If you must use Facebook — and I personally advise against it every chance I get — you ought to be extremely careful about how much personal information you share with the social-networking site’s burgeoning masses of subscribers.
Depending on how much information you choose to disclose about yourself on Facebook, you could become the victim of fraud. As Facebook continues to grow, the scams will proliferate and get worse.
It is possible to use Facebook while limiting your exposure to extortion, fraud, and identity theft, but you cannot and should not rely on the site to take those precautions on your behalf.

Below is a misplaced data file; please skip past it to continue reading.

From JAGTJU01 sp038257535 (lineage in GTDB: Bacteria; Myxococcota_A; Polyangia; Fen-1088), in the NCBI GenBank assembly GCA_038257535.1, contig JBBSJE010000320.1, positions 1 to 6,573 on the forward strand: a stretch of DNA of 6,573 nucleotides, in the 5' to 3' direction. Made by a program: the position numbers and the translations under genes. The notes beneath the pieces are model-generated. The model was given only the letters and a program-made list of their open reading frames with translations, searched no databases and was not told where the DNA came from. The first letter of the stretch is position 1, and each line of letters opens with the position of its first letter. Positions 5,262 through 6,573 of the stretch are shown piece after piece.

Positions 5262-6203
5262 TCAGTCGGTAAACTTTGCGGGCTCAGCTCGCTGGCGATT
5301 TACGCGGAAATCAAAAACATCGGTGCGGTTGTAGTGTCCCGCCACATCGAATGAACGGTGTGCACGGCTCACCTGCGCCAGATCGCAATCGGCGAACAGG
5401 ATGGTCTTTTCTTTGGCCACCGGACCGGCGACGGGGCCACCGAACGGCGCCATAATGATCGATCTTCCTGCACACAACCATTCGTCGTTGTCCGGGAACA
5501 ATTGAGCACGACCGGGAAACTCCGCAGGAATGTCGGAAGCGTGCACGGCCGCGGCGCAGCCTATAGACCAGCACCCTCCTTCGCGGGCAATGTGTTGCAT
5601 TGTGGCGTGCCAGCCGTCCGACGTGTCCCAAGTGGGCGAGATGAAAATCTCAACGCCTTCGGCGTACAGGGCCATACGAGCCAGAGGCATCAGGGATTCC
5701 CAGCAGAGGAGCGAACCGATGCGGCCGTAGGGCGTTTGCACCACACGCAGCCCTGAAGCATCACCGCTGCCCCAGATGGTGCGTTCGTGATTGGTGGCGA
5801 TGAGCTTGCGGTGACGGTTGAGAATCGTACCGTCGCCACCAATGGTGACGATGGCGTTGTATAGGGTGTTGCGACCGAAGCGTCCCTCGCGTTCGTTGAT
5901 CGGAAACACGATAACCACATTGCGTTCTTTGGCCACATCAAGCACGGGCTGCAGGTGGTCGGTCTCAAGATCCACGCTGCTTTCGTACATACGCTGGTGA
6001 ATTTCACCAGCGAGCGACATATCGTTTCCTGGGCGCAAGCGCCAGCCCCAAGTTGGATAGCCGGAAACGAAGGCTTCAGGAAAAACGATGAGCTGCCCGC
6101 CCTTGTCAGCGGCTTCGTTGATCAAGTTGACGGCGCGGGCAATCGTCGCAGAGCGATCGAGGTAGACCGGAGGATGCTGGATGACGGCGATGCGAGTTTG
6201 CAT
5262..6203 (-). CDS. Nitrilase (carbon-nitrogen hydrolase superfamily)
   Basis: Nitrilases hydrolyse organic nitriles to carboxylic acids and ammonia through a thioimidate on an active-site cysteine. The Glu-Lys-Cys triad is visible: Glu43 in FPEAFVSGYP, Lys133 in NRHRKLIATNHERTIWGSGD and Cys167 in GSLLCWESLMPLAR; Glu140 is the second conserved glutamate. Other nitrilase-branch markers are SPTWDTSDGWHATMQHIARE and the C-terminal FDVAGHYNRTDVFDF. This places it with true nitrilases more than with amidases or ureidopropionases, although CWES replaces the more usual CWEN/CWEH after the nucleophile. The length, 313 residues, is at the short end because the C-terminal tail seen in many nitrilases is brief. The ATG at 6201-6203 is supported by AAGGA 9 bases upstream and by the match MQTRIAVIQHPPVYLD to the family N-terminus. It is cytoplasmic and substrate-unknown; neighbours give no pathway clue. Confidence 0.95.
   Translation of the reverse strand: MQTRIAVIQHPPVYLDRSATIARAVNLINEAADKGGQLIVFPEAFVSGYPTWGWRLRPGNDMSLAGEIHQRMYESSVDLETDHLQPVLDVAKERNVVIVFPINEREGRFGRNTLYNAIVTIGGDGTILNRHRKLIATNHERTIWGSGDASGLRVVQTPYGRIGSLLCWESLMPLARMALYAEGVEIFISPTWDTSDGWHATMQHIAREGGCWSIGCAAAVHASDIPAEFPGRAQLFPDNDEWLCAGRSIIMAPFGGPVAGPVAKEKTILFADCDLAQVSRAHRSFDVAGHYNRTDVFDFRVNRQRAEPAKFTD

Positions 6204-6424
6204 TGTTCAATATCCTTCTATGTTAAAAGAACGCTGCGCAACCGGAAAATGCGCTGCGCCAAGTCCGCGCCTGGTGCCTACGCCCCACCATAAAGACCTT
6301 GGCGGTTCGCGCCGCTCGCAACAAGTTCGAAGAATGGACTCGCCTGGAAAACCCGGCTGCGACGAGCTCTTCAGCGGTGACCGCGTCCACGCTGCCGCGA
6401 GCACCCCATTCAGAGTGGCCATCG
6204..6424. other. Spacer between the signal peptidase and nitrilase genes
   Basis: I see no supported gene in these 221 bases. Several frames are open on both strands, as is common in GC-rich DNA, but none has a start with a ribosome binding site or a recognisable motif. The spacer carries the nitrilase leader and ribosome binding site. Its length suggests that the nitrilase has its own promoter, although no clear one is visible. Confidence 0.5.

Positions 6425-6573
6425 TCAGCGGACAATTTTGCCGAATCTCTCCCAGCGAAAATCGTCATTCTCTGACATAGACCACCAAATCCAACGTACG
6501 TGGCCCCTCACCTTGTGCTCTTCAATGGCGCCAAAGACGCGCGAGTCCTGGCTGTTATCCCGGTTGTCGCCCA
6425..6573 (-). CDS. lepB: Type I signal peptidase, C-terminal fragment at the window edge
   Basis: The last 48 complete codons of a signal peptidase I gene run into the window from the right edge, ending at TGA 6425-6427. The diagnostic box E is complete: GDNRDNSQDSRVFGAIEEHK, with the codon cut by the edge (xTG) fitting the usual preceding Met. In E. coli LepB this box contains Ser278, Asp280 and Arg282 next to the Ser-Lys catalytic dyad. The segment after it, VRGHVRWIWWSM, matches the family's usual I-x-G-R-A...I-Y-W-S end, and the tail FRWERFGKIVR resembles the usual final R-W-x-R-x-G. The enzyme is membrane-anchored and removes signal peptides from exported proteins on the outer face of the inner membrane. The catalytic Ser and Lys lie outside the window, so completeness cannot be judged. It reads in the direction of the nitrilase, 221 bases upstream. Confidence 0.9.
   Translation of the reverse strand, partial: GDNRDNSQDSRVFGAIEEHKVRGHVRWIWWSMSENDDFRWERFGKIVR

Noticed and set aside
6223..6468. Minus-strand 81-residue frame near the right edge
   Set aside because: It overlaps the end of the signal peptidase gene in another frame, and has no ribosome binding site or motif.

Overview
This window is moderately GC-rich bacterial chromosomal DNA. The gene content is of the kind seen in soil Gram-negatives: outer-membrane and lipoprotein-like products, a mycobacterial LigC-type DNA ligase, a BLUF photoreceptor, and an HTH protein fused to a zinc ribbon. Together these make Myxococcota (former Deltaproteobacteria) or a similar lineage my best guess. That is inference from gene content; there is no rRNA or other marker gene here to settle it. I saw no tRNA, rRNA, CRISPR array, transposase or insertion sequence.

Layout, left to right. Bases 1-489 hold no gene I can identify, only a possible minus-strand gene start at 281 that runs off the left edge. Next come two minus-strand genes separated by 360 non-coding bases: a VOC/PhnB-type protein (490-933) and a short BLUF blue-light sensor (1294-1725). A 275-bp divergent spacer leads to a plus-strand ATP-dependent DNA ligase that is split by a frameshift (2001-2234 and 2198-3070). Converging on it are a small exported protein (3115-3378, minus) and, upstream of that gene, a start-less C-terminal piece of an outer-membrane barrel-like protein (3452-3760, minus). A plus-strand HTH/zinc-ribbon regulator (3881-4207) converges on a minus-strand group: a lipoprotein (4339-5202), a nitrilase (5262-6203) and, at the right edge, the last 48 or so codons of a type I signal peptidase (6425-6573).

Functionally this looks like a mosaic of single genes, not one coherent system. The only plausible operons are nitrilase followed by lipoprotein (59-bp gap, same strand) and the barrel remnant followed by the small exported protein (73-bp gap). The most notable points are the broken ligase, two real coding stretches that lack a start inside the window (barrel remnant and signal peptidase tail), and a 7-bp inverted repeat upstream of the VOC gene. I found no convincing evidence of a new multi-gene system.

The first step, as CNET News’ Dennis O’Reilly explains, is to edit your personal profile. You’ll want to eliminate any personal information that could be exploited for criminal purposes. You are wise to err on the side of caution, so if you’re unsure about a particular detail or revelation, delete it.
When that’s done, you’ll want to follow O’Reilly’s example and modify your Facebook account’s default privacy settings, which are intentionally lax to facilitate information sharing.
It isn’t Facebook’s fault that online criminals are gravitating to it as a venue for exploitation of the trusting and unwary.
Still, Facebook should give serious consideration to devising and implementing more stringent privacy settings for the patrons who have made it an increasingly attractive target for prospective advertisers and crooks alike.